A Journal for Ancient Philosophy and Science
Ed. by Wildberg, Christian / Morison, Benjamin
4 Issues per year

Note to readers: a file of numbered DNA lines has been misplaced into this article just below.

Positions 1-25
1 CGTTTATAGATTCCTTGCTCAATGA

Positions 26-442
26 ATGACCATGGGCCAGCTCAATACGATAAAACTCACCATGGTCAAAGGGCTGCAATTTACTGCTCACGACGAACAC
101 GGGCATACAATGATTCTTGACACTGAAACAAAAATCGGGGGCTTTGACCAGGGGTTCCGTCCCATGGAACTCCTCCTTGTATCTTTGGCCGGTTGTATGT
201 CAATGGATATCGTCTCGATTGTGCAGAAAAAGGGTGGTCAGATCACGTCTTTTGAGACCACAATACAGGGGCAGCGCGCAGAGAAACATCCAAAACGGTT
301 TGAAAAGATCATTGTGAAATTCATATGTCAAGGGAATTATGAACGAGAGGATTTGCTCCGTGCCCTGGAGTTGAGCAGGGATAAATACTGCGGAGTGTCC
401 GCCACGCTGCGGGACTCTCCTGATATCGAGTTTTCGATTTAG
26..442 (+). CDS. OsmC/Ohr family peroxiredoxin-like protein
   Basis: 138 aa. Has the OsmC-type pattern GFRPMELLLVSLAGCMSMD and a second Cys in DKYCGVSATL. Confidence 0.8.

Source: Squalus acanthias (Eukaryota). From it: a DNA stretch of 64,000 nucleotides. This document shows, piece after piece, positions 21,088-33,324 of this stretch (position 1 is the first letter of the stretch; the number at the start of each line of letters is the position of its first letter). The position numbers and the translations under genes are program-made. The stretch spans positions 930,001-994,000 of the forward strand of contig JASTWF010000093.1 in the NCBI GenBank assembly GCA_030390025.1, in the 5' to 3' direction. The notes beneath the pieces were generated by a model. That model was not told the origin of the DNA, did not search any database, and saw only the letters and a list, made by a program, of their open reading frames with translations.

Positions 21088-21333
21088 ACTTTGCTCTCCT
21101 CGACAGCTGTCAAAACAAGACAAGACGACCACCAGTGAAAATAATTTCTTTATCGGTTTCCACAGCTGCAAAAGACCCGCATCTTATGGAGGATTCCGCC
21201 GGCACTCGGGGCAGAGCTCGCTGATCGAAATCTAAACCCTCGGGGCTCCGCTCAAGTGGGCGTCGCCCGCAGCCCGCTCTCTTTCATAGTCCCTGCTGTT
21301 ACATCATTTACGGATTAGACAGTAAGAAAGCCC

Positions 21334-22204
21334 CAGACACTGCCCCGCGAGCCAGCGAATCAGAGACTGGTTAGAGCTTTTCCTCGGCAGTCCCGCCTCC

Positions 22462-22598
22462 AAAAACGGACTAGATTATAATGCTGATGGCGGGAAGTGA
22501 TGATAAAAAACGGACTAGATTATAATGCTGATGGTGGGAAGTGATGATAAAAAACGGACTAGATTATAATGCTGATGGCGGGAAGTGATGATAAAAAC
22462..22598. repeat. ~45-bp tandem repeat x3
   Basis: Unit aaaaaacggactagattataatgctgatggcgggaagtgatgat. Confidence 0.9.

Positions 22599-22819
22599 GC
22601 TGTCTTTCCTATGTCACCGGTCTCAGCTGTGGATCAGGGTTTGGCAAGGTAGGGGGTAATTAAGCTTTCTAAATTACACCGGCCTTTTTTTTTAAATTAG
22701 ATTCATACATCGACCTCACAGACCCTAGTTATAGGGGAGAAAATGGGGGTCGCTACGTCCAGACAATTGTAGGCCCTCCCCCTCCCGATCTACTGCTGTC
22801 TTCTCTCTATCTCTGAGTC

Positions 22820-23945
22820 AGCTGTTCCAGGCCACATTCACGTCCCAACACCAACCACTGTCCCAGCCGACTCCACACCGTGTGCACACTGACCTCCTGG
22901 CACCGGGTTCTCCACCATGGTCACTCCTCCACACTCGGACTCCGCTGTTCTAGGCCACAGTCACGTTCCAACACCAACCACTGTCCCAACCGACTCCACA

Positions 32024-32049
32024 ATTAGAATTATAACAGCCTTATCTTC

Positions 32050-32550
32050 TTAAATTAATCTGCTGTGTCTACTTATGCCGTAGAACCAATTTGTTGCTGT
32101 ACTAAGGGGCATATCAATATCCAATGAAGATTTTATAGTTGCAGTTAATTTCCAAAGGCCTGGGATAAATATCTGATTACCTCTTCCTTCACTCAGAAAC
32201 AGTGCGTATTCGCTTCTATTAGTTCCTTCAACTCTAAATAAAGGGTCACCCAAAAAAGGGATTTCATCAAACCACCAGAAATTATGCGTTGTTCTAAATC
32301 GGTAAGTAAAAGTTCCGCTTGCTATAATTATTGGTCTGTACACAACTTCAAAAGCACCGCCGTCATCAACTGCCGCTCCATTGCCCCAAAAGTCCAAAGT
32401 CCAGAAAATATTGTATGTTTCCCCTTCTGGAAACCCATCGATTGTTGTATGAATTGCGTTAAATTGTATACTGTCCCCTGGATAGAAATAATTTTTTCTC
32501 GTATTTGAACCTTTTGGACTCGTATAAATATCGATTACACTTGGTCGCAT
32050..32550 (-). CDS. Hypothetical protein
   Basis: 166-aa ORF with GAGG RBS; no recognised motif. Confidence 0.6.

Several prominent scholars assume that Aristotle regards the heavenly spheres as self-moving or rationally ensouled. Against this I argue first, Ph. 8.5 gives no support, and passages in Ph. 8 imply that all self-movers are terrestrial animals; second, passages in De motu animalium and De caelo where the heaven is called alive do not imply a quasi-animal soul; third, the exclusion of incidental self-movement from the heavens in Ph. 8.6 cannot be explained by locating movers in or on the spheres; fourth, the passage in Ph. 8.10 concerning the prime mover’s location must be understood with that in De caelo 1.9 placing the changeless beings beyond the cosmos; fifth, Metaph. 12.7 and 9 exclude a heavenly intellect separate from the prime mover; and sixth, the heaven’s desire, responsible for its movement, consists in physical excitation of its aitherial body, analogous to animal desire in MA 10.